The horror/suspense genre has continually turned out some of the best film scores ever (think THE OMEN, ALIEN, INTERVIEW with the VAMPIRE, PSYCHO, JACOB'S LADDER, HELLRAISER II, etc.) yet its composers' work (Hermann, Goldenthal, Jarre, Young) goes largely overlooked and underappreciated. One of the masters of the genre (Howard Shore of David Cronenberg fame) got his due this past year (rightfully so) w/ his masterful score for LORD OF THE RINGS. However, 2001 also saw another masterful score from Trevor Jones, a man who hits a career high with his take on themes such as love, death, disease, desire, addiction, remorse, melancholy, and rememberence. To be sure, this is a "dark" score, as "high gothic" as any Requiem or cathedral in France. The score here expands past the limits of the film's narrative (that of Jack the Ripper) and soars into a larger territory, probing ultimately the dark & foggy territory of the lusciously unknown. Of course, we could do w/o the Manson song at the beginning (there to make some extra money for the studio no doubt) but the start of the score (track 2) more than makes up for this mistake, offering the listener a suite of sorts encompassing most of the themes and motifs to be elaborated on over the course of the entire score. Not only is this track worth the price of this cd but it also showcases why Trevor Jones now joins the ranks of the contemporary masters.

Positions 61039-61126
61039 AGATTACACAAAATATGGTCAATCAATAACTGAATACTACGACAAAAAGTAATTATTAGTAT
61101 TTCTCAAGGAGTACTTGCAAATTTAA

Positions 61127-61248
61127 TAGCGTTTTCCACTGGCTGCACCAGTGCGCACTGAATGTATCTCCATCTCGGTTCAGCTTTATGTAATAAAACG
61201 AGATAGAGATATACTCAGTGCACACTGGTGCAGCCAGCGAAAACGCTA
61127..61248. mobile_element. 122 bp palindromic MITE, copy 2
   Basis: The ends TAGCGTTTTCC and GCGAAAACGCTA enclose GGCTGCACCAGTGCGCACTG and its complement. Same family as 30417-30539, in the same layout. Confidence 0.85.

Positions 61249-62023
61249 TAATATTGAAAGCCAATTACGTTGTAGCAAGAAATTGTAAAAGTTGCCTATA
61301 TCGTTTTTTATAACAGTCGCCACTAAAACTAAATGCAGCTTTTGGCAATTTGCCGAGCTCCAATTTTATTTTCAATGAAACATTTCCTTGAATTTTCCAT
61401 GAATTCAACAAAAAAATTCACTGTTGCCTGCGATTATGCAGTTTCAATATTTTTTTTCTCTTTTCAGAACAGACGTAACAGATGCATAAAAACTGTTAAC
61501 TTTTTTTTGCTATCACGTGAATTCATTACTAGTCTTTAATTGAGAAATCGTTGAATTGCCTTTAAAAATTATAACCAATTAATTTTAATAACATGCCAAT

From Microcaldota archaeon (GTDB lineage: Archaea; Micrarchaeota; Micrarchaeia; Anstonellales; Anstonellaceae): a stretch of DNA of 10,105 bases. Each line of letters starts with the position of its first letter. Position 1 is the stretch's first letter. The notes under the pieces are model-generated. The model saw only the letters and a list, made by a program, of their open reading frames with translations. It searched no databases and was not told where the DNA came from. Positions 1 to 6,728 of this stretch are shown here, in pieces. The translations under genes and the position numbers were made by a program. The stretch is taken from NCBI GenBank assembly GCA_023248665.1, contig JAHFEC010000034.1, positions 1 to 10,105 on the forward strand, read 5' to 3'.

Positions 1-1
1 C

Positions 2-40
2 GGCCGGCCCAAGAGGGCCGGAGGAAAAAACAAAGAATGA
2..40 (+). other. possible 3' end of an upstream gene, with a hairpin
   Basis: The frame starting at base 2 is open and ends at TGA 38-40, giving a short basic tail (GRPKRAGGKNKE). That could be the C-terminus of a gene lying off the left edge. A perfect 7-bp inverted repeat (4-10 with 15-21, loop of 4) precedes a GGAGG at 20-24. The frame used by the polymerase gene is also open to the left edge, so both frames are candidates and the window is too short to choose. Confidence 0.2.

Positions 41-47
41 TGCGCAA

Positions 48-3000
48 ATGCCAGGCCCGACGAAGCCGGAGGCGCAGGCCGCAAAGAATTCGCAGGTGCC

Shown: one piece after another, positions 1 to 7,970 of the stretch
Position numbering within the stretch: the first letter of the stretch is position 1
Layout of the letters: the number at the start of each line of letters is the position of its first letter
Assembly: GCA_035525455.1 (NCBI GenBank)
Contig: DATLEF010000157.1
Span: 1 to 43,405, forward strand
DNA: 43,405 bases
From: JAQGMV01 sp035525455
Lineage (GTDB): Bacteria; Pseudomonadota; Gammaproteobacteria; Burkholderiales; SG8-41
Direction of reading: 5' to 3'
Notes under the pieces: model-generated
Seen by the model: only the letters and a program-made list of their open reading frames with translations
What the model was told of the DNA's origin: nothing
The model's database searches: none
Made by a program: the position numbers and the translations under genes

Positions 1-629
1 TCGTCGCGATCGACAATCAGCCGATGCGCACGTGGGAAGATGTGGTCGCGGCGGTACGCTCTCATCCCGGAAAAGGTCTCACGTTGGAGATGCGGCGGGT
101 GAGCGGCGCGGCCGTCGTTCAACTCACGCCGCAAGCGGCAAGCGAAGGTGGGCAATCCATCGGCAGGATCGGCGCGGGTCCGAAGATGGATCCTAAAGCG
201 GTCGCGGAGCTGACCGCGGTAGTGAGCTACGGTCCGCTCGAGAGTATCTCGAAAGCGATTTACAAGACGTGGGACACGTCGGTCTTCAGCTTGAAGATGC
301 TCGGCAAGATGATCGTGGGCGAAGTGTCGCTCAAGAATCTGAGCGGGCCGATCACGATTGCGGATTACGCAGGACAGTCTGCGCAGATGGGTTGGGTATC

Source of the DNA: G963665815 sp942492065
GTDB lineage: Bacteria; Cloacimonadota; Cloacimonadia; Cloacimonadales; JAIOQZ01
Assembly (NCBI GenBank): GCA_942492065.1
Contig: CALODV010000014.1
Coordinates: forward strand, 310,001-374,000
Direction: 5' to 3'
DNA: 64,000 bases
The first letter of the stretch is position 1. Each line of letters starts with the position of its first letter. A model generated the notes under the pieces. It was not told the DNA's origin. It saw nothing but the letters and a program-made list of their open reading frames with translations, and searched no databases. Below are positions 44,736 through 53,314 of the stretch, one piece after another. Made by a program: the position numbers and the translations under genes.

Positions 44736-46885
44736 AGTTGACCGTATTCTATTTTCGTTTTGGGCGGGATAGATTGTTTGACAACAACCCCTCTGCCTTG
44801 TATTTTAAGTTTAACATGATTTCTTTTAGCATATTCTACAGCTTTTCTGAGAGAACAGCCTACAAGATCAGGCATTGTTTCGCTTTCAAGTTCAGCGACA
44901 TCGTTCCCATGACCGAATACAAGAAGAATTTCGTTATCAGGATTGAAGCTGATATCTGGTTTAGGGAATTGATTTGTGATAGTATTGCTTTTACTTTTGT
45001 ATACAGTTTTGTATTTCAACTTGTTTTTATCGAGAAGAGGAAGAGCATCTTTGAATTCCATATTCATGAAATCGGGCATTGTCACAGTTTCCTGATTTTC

(Also give a listen to Han Zimmer's score for HANNIBAL if you like this one.)
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Format: Audio CD
"From Hell" is a magnificent score, you not only get a dark and suspenseful score that we've come to expect from a horror film, but you also get a calm and relaxing score too. "From Hell" starts out with a good track by Marilyn Manson, entitled "The Nobodies", and then starts the score with "In Memorian", which is quite peaceful for the most part. The whole score is outstanding, but I think "The compass and the ruler" is a memorable track because the first 20 seconds sound like it's playing from an old phonograph. My favorite track is "Bow Belle (Absinthium)", I really enjoy listening to it because, like the beginning of "The compass and the ruler", it sounds like it's being played from a phonograph, and I think it's an ironic way to end a horror score with such an "uplifting" track.